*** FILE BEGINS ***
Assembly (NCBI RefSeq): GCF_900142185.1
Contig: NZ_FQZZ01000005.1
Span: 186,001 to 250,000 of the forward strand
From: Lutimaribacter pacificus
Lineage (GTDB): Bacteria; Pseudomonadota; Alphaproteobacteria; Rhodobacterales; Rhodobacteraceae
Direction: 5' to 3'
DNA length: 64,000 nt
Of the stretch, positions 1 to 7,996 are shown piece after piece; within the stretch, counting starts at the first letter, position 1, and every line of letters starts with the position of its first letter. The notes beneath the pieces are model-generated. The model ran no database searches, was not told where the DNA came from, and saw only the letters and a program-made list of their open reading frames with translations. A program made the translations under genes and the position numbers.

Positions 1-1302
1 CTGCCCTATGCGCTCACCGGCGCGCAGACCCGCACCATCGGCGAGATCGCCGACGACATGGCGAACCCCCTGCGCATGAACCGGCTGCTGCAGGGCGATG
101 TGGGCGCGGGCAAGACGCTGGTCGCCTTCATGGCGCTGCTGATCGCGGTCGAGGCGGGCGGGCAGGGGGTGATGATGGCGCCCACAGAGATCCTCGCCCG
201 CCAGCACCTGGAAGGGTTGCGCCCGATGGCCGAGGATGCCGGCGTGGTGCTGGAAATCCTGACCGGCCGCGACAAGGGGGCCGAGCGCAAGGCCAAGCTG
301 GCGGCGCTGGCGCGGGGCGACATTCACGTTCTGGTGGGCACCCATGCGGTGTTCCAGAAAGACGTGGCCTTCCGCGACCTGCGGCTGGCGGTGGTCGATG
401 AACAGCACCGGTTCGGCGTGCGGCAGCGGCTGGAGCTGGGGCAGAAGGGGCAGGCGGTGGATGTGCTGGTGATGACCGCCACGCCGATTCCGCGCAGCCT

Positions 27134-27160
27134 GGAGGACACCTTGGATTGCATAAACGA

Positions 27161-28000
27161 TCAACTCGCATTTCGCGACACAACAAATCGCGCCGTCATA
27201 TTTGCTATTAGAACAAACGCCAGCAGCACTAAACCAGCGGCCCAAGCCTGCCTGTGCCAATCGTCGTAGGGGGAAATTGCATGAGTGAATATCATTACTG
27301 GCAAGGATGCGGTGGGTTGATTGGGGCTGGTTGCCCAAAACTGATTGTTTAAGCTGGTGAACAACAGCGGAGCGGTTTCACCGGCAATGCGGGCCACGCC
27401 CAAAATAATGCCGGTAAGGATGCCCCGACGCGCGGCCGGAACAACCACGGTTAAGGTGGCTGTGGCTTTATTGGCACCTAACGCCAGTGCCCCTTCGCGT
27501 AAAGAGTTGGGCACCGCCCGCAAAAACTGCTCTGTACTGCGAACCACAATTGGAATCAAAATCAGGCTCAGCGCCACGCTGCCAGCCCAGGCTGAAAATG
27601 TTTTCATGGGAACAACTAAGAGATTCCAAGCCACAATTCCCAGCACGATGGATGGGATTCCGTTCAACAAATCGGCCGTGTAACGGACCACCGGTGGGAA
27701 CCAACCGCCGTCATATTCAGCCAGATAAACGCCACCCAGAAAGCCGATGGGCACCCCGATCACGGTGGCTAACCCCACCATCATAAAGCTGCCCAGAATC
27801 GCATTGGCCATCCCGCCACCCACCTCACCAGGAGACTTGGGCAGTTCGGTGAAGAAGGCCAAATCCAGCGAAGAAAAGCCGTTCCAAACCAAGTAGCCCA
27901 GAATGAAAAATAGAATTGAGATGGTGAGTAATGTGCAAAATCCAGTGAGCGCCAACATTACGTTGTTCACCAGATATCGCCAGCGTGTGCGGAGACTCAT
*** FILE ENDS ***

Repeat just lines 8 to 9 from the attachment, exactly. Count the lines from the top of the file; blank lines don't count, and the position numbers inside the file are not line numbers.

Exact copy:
Of the stretch, positions 1 to 7,996 are shown piece after piece; within the stretch, counting starts at the first letter, position 1, and every line of letters starts with the position of its first letter. The notes beneath the pieces are model-generated. The model ran no database searches, was not told where the DNA came from, and saw only the letters and a program-made list of their open reading frames with translations. A program made the translations under genes and the position numbers.

Positions 1-1302